Markets Technology

Going Fishing with LiDAR

I found this report from 1996 analyzing the results of tests conducted by SAIC to be quite interesting from a couple of points of view. The first is to see what the state of the art in airborne LiDAR technology was in the mid-1990’s and the second for me is the fact that it sounded like it was going to be commercially feasible for large fishing fleets to use helicopters equipped with LiDAR to locate schools of tuna and other valuable fish. For some reason, at least as far as I know that is not being done, but I guess I could be wrong on that.

The report indicates that the LiDAR was theoretically capable of penetrating the water column to depths of 450 feet in blue water. The researchers felt that on average a depth of 300 feet was needed to be commercially viable.

Now if we could get this into a handheld version the hobby fisherman would be all over this.

1 Comment

  • The Russian fishing fleet was using airborne fish lidar in the late 1980s and I saw versions of the lidar system – Mackerel 1 and 2 in 1990 in Tomsk. Jim Churnside at NOAA/ESRL Optical Remote Sensing Group in Boulder, CO has had a successful airborne fish lidar for many years. We used it in 2006-2007 to count fish schools in Chesapeake Bay. He has just received a well deserved award for his work.

    Jim Churnside to Receive 2011 George W. Goddard Award
    7 February 2011
    CSD scientist Jim Churnside has been announced as 2011 winner of the George W. Goddard award. The award is given annually by SPIE, an international society advancing an interdisciplinary approach to the science and application of light.

    The George W. Goddard Award is for exceptional achievement in optical or photonic instrumentation for aerospace, atmospheric science, or astronomy, specifically for the invention and development of a new technique, photonic instrumentation, instrument, or system.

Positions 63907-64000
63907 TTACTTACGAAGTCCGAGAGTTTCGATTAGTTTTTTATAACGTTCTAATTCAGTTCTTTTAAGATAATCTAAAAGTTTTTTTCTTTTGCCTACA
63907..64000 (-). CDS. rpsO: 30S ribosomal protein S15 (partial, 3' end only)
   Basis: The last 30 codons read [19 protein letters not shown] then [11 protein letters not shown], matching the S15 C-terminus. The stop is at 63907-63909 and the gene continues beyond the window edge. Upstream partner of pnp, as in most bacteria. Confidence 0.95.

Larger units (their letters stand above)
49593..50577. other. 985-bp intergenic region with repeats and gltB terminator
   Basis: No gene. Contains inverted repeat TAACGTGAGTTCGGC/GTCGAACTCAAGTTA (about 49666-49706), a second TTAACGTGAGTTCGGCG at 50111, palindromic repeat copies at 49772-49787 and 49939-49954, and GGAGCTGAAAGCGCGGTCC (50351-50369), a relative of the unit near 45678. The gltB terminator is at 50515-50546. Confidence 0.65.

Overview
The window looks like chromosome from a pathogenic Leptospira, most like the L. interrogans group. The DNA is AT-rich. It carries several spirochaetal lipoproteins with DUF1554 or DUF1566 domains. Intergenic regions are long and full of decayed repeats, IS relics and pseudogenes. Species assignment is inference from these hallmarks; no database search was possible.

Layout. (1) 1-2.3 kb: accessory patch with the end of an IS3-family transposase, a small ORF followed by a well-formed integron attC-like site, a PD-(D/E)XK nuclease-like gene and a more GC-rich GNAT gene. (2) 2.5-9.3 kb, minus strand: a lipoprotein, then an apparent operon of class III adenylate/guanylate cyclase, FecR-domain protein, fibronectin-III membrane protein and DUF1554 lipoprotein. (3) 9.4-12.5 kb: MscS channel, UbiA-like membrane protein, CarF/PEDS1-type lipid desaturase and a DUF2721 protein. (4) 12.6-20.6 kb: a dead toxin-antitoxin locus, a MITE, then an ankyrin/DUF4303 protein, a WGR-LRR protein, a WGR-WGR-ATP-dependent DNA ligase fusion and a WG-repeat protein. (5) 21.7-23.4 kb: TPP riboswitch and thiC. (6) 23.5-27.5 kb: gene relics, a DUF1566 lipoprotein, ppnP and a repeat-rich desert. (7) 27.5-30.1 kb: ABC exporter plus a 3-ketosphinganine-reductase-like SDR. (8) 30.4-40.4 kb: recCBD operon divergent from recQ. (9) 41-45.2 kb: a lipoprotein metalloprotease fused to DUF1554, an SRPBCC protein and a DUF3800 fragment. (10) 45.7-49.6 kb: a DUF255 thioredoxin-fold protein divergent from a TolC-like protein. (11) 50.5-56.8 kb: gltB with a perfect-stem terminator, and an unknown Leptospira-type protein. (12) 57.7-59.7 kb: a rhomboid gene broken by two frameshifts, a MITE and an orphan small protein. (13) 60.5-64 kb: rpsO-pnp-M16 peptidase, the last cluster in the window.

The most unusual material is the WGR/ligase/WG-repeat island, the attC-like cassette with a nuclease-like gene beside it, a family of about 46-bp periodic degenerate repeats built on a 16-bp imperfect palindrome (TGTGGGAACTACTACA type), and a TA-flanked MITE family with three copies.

Jim’s award recognizes his “…creativity and leadership in developing and advancing the airborne fish lidar technique, and for wide-ranging contributions to optical propagation in the atmosphere and ocean.” He will receive the award at a ceremony this summer in San Diego.

    Jim has been a scientist at NOAA since 1985. He has developed NOAA Fish Lidar for airborne surveys of fish and has applied the lidar to various fisheries research problems. His general research interests include the study of the interaction of electrodynamic waves with geophysical fluids, and the applications of those interactions for remote sensing of the atmosphere and oceans. Of special interest are the characteristics of light scattered from the ocean surface and near-surface layer and applications to remote sensing of phytoplankton, zooplankton, and epipelagic fish schools.

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